I went flying out of the bathroom with my pants falling down and toilet paper stuck to my shoe. And when I got to the living room, Danae, who’d been completely cool when I left, was freaking out, and Eric and Grant were trying to talk her down. She was running in circles around the room waving the pipe, yelling, “Turn ourselves in! Have to turn ourselves in or they’ll give us the max! Turn ourselves in!” And then we all started chasing her, and we heard a loud knock, and she pulled away from us and flew to the door with the pipe waving around and all the ash falling out on her head, and we couldn’t catch her until she grabbed the front door and pulled it open.
“Well, what happened then?” I asked.
“Nooo, this is too funny. What did your mom tell you?” smiled Jed.
So I heard the knock, and I took a deep breath, walked to the door, and opened it.
So right as the door swung open, I jumped up behind Danae and I yelled, “Oh look, it’s John Lennon!” And I leapt to grab the pipe when she turned to say, “Where?” but I missed it. And then all these policemen came racing into the hallway at once, like something out of Gangbusters, and I had to pee again right away, and I went, “Ooh! Ooh! Ooh!” and Grant went, “FRAN-cine!” And we all stood there with pot smoke booming out of the apartment in big gusts and our eyes all bugging out and the pipe in Danae’s hand and eight cops came running straight in and Grant said, “Officer, we didn’t…” and the cop pushed Grant away, saying, “Later, kid,” and ran right past us into the connecting apartment.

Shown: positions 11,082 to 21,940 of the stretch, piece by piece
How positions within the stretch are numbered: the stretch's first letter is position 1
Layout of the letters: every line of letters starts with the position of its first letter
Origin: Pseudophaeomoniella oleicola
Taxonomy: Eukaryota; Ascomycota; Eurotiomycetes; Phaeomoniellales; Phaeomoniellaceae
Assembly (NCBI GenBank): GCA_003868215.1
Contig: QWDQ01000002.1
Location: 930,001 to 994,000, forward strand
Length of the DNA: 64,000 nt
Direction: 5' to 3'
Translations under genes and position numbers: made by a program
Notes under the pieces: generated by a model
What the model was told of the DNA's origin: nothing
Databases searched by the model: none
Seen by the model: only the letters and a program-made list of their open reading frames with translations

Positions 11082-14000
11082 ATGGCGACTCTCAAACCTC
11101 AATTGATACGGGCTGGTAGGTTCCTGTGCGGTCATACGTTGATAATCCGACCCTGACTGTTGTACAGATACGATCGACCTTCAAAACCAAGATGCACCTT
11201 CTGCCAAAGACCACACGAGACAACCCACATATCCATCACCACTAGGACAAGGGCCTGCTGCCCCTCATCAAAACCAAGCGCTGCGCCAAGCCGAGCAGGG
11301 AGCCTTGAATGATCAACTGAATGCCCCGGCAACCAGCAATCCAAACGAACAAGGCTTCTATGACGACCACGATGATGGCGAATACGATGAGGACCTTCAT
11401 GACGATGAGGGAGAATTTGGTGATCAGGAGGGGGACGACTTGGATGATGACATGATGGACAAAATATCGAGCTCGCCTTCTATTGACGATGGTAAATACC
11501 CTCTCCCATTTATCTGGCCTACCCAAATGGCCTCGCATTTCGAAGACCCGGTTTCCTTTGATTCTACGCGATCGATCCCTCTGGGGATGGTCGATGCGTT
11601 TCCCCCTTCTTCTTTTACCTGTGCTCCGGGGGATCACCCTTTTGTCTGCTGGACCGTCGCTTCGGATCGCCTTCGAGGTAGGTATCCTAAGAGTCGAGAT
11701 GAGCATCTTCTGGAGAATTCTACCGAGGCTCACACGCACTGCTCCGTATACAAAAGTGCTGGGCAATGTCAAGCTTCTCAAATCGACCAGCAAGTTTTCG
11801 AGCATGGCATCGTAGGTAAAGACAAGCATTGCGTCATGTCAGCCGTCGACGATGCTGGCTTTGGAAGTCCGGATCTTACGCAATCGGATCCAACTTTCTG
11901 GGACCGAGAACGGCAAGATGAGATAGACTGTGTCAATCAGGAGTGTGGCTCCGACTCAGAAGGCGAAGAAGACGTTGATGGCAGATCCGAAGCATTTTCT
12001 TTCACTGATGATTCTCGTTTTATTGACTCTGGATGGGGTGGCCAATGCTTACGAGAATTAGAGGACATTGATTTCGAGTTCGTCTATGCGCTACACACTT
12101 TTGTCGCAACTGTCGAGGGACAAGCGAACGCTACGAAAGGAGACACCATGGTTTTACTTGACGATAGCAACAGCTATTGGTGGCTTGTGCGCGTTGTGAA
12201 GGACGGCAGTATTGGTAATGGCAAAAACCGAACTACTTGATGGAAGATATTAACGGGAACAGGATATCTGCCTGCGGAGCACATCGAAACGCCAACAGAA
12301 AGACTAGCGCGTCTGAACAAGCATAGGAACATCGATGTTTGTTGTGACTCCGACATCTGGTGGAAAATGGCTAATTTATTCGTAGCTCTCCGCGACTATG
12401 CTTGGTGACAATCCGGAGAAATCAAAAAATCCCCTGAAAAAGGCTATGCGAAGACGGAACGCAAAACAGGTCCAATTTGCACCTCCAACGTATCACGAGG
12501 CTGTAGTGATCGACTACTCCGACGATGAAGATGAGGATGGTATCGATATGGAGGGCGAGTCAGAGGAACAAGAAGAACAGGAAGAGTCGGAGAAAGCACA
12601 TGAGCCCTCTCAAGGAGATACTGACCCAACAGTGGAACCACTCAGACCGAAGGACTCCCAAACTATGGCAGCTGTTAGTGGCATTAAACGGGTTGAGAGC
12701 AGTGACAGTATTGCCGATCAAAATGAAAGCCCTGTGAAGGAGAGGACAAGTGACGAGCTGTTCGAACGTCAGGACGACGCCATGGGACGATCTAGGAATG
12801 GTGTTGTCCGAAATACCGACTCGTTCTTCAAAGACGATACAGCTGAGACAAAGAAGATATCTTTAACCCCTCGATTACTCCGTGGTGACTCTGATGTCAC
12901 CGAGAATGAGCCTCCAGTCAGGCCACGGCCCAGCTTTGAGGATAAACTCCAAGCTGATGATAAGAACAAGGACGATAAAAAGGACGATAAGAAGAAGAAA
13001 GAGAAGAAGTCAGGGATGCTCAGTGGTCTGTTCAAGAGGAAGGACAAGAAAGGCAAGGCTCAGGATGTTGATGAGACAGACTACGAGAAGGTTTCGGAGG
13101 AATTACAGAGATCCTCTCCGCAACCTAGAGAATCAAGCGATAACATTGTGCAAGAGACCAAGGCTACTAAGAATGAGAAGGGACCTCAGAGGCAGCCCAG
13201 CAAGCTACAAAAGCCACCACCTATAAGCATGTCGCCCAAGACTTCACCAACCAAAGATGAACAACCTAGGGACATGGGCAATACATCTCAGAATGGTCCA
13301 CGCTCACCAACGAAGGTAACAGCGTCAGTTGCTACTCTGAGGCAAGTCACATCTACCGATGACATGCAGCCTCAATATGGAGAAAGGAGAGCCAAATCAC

And when I opened the door, all these policemen came running in and Eric ran up and said, “Officer, we never tried a hibachi before…” and the policeman shoved him aside! The officer said, “Later, kid,” and ran right past us into the next apartment.
It turned out our next door neighbor was holding his wife and daughter at gunpoint.
We could have all been killed!
And I’d thought we were getting arrested for illegal use of a shish-ke-bob.
And I’d thought I’d pee in my pants.
So that’s why you should never cook indoors on a hibachi.
“Didn’t you ever wonder why your parents and mine are always like, ‘Hey, let’s cook on the hibachi now! You kids go out for dinner.’ And they give us money and like send us out,” mused Jed.
“They do not!”
“Okay, maybe not.” Jed took another drag. “But I really wonder what happened to that bowl.”
So do I. And I like it that way.